Aunty D advises you on matters of love and life.
KID YOU NOT
Dear Aunty D,
I’m facing a problem that I think many parents out there will resonate with. It goes without saying that I love my children, but that doesn’t mean I’m always pleased with the way they behave. My youngest child is becoming more and more aggressive and it’s getting out of control! He refuses to listen to anything I have to say. It started off verbal, but now he has started being physically disruptive by throwing things around. I’ve tried everything – tough love, babying, attempting to understand his aggressiveness – but nothing has worked, it hurts me to see him like this, how do I handle this behaviour?
Dear Kid You Not,
COVID has drastically upset his routine; no school to wake up to, no birthday bashes to look forward to or plan for, no family outings, and no weekend dinners or movie sessions. The financial tension reverberates, and kids do pick up on it. He’s stuck at home, and unable to play outdoors with friends, so he’s spending time watching TV or playing games on his phone when not studying online, all of which leads to irritability and mental exhaustion. He’s bored and also feeling ignored whilst the parents work online or are busy with household chores. It’s a tough phase, but he does need some extra attention and a lot of patience from your end.
Dear Aunty D,
I’m so sick of my husband berating everything that I do. I’m doing my best for him and for my family, but nothing seems to be enough. He keeps comparing me to this mother, especially in terms of cooking. I get that I may not be a qualified chef but that doesn’t give him the right to treat me this way and be so critical towards me. I chose to be a housewife and I’m a really good one but he doesn’t seem to be appreciative of anything that I do. I’ve tried telling him that his mum and I aren’t the same and never will be, but he doesn’t seem to listen or understand! What do I do?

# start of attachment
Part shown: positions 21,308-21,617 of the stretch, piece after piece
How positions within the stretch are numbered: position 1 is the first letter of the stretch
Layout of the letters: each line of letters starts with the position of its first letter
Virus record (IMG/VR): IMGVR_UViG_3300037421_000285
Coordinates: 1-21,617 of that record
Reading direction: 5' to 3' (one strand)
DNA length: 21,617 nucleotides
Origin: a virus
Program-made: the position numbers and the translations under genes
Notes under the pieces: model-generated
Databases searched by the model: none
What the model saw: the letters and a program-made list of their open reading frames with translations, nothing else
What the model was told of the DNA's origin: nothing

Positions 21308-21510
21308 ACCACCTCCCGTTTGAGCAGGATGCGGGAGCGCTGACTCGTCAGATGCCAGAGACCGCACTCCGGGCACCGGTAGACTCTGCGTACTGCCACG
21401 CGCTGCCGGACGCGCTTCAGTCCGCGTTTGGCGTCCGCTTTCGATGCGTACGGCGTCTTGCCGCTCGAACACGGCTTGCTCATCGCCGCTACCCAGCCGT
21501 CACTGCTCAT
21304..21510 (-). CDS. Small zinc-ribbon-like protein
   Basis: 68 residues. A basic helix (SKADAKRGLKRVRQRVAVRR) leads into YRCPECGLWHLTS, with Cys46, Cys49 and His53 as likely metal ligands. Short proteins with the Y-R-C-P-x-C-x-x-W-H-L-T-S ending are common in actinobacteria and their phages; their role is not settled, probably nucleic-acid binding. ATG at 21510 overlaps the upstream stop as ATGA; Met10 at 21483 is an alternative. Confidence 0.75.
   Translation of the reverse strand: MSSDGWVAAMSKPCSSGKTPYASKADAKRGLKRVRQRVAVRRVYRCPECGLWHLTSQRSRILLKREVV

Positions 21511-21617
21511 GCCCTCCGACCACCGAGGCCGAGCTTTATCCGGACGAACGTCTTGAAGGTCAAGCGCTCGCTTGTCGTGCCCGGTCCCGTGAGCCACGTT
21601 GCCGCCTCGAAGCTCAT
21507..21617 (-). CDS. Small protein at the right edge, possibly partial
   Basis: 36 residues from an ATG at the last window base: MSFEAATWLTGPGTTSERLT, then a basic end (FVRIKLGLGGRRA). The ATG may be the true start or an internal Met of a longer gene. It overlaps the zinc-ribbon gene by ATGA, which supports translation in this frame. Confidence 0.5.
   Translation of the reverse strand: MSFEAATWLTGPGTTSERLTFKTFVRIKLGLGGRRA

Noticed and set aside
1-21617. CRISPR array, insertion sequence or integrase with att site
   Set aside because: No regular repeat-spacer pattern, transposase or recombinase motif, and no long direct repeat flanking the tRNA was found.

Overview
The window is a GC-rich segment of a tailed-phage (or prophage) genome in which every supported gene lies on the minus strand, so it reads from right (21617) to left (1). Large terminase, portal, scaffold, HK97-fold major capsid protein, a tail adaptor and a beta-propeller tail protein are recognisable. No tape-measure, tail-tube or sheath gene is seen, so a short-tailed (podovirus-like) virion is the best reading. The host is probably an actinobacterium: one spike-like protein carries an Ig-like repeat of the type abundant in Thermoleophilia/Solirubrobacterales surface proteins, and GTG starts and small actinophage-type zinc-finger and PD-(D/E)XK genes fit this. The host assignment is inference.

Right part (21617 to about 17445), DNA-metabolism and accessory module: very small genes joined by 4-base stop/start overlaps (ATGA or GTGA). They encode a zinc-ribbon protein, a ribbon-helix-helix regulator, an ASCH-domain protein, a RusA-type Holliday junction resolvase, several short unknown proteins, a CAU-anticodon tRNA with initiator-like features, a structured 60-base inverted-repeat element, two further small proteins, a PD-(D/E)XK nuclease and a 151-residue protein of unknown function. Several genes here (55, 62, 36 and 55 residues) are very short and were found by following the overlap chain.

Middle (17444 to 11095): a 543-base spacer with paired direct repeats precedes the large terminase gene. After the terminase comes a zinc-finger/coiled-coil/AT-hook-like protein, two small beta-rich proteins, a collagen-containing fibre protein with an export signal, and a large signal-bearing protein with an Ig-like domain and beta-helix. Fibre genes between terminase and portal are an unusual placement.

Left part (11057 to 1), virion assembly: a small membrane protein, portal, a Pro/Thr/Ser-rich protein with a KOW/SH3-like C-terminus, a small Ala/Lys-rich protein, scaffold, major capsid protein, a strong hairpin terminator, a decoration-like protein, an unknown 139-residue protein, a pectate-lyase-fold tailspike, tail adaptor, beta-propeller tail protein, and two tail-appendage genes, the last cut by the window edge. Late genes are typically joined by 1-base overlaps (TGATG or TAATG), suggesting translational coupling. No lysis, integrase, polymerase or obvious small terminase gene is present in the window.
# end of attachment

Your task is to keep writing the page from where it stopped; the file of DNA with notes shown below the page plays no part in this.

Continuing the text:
Missus ji, give the poor chap some lax. He’s stuck indoors with you and the brood 24/7, he’s starved for personal space and missing out on the chance to mingle with the ‘boys’ for a jog in the park, gup-shup over lunch in the office, or a night out in town, with not even the chance for a basketball or cricket TV night with them. He’s also under extreme duress with the present financial scenario. Thus, he’s regressing back to those long-gone carefree, and blissful childhood days when nothing mattered but sleep, play, and eating mummy dear’s spoon-fed cooking. If she’s alive, tell her to send food over to her son every day; save yourself the hassle and grocery bill.
WIPE IT OFF
Dear Aunty D,
I don’t understand why my mum keeps coaxing me to learn how to cook and clean. I’m a son and busy enough as it is, and we have maids to help us around the house. It’s not my responsibility at all and I have no interest in house chores whatsoever but my mother doesn’t care about anything I have to say when it comes to this. It is a waste of time to cook and clean when we have hired helpers to do that for us. How am I supposed to get out of this?
Dear Wipe it Off,
You are one very fortunate munda (dude) to have a rare specimen of Indian mum who has her head on her shoulders facing the right direction and at a correct angle. Son, open your mind: she is preparing you for
the real world, where she won’t be with you. It’ll be you and you alone, and let’s see how many days you’ll love the pizza and the ajinomonoto-smothered Chinese takeaways. Down the years, your wife and your kids will remember and be thankful to her for a dad who can cook and feed them a decent meal when mum needs to work or is away.